A survey of factors influencing the engagement of two professional groups in informal workplace learning activities

Margaret C. Lohman

Research output: Contribution to journalReview articlepeer-review

95 Scopus citations

Abstract

A survey was conducted to describe the informal workplace learning experiences of 318 public school teachers and HRD professionals. Analysis of the data found that teachers rely to a greater extent on interactive learning activities while HRD professionals rely to a greater extent on independent learning activities. Both professional groups reported that two environmental factors frequently inhibit their engagement in informal learning activities: a lack of time and a lack of proximity to colleagues' work areas. Three additional environmental factors were found to inhibit HRD professionals from engaging in informal learning: an unsupportive organizational culture, the unwillingness of others to participate in informal learning activities, and the inaccessibility of subject matter experts. One additional environmental inhibitor was found for teachers: a lack of funds. Seven personal characteristics were found to enhance the motivation of both professional groups to engage in informal learning: initiative, self-efficacy, love of learning, interest in the profession, commitment to professional development, a nurturing personality, and an outgoing personality. Implications of these findings for HRD theory, research, and practice are discussed.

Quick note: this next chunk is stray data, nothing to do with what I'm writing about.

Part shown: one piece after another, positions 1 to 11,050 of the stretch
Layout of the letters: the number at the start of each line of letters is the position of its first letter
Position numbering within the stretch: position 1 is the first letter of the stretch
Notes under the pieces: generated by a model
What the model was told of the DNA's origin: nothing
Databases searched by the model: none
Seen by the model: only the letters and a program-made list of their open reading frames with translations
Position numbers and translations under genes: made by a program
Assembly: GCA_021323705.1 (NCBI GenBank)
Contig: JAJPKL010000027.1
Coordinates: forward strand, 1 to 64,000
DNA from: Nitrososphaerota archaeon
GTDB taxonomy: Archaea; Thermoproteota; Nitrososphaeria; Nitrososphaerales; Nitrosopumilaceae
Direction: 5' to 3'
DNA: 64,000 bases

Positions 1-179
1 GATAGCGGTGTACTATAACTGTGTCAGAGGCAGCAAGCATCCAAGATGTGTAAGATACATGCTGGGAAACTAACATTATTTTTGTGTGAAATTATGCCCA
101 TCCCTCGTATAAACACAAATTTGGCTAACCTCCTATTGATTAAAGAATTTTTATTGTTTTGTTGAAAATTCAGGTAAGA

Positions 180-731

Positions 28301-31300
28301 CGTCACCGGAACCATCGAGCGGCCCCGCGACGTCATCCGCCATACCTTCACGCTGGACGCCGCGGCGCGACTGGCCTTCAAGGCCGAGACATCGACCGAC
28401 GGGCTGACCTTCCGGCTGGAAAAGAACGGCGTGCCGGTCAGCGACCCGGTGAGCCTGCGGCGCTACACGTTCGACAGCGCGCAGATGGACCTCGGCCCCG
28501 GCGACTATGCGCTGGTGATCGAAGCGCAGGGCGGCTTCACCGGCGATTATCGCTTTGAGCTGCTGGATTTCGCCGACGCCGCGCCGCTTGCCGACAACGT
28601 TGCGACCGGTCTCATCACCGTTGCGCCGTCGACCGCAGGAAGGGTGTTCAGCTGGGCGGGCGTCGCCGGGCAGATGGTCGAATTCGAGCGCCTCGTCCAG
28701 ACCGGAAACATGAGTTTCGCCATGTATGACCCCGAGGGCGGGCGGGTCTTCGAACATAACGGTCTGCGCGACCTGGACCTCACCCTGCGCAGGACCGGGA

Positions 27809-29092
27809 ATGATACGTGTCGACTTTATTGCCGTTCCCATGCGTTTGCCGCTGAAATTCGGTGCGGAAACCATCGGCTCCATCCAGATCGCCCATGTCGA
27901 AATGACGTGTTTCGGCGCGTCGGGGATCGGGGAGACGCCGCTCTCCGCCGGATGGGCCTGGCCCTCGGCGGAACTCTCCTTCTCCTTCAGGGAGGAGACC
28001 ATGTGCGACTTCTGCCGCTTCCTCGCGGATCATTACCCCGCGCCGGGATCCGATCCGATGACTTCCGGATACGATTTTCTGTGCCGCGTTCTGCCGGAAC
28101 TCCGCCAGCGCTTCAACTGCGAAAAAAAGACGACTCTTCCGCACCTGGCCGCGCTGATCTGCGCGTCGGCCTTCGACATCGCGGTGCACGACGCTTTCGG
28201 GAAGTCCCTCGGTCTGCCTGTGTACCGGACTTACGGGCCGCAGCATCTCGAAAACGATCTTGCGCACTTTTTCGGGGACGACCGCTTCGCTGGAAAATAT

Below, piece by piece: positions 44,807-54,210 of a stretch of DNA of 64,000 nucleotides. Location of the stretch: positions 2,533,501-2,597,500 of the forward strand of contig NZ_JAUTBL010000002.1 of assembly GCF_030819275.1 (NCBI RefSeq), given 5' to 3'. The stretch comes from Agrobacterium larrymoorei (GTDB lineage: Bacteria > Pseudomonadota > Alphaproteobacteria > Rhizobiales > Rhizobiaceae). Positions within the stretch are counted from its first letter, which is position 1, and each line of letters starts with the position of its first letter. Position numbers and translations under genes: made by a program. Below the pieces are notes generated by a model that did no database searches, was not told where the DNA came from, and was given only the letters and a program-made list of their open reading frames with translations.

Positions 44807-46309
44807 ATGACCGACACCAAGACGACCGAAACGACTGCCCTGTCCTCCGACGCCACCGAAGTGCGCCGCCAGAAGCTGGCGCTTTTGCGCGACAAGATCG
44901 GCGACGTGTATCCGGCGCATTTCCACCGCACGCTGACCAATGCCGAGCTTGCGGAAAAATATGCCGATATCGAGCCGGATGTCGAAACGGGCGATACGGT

Original languageEnglish (US)
Pages (from-to)501-527
Number of pages27
JournalHuman Resource Development Quarterly
Volume16
Issue number4
DOIs
StatePublished - Dec 1 2005

All Science Journal Classification (ASJC) codes

  • Arts and Humanities (miscellaneous)
  • Organizational Behavior and Human Resource Management

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